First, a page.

Central African Republic President Initiates Construction of HIV/AIDS Treatment Center in Capital City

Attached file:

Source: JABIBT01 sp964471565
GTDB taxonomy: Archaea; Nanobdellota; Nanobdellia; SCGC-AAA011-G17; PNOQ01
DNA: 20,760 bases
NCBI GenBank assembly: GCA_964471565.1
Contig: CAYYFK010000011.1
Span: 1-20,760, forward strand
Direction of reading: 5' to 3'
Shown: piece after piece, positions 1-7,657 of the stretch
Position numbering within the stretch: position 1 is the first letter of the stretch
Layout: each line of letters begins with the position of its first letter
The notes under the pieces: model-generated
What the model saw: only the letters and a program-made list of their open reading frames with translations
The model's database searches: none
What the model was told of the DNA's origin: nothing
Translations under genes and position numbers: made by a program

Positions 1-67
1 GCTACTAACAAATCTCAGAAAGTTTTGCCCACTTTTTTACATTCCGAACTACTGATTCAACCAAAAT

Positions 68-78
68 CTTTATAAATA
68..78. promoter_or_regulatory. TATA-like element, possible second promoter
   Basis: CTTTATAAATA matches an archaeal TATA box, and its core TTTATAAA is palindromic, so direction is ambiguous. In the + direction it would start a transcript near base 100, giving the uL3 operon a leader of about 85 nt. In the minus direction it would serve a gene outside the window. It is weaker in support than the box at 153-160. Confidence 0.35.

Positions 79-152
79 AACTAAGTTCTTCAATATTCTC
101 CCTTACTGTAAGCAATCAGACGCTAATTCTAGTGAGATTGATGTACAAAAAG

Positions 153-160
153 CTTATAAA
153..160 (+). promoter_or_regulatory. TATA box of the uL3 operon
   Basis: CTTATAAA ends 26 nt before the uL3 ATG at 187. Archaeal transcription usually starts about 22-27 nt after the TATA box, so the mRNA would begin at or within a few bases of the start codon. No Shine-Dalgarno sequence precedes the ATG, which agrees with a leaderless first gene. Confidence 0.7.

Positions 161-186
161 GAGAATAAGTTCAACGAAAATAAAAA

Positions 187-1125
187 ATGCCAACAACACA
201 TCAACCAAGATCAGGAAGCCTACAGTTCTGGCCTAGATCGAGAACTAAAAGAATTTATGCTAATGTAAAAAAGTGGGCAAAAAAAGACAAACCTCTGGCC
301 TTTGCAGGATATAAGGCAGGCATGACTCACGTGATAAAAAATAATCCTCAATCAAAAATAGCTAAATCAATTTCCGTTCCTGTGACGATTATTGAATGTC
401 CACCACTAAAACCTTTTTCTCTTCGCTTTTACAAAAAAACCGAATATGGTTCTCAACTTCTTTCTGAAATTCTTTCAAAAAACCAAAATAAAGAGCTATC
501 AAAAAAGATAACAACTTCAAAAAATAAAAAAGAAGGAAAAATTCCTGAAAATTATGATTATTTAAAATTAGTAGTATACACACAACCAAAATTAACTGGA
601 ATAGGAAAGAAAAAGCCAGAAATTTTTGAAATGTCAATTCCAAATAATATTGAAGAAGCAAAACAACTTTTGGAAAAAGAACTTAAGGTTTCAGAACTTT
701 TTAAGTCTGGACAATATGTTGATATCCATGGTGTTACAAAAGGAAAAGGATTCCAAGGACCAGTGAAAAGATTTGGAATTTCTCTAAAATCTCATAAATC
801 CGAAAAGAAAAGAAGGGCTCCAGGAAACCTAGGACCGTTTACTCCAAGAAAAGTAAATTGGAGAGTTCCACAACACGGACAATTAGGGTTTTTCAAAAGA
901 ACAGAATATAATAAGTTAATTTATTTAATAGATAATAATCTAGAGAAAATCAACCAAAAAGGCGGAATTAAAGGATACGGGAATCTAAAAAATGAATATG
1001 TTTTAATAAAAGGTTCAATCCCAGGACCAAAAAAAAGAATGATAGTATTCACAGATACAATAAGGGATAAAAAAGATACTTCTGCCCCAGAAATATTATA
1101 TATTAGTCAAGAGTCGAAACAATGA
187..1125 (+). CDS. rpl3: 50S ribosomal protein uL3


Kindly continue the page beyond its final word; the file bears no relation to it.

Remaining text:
Central African Republic President Ange-Felix Patasse on Saturday laid the foundation stone for a new $230,000 HIV/AIDS treatment and research center in the capital city of Bangui, U.N. IRIN/AllAfrica.com reports. Construction of the facility -- which will serve up to 2,500 patients and include a pharmacy, a laboratory, a conference room, staff offices, consultation rooms and a four-bed hospitalization room -- will begin in March. CAR officials are concerned about the country's 15% HIV prevalence rate. "I am very frightened by that figure," Patasse said, adding, "By pursuing a relentless war, we hope to reduce that prevalence rate to 5% in five years and to less than 2% in seven years." The center, known as Centre de Tritherapie Ambulatoire, will train specialists in the treatment of HIV/AIDS. Patients will be divided into four categories based on their ability to pay for services, and some patients may receive free treatment. The center is part of Patasse's plan to provide easier access to antiretroviral drugs, which was initiated in 1999 but had been delayed due to conflict in the country. "The laying of the foundation stone for the CTA is a decisive step towards the implementation of the global program of caring for HIV/AIDS-infected people," Health Minister Joseph Kalite said. The French Red Cross Society, the Merck Sharp Dhomes Foundation and Hanuman, a CAR-French anti-HIV/AIDS organization, have partnered with the health ministry to oversee the center's construction. The government has provided funds to construct the center's first floor and is discussing obtaining funds from the MSD Foundation for the second floor. According to Laurent Belec of Hanuman, approximately 50 to 60 people die of AIDS each day in Bangui (U.N. IRIN/AllAfrica.com, 3/11).This is part of the Morning Briefing, a summary of health policy coverage from major news organizations. Sign up for an email subscription.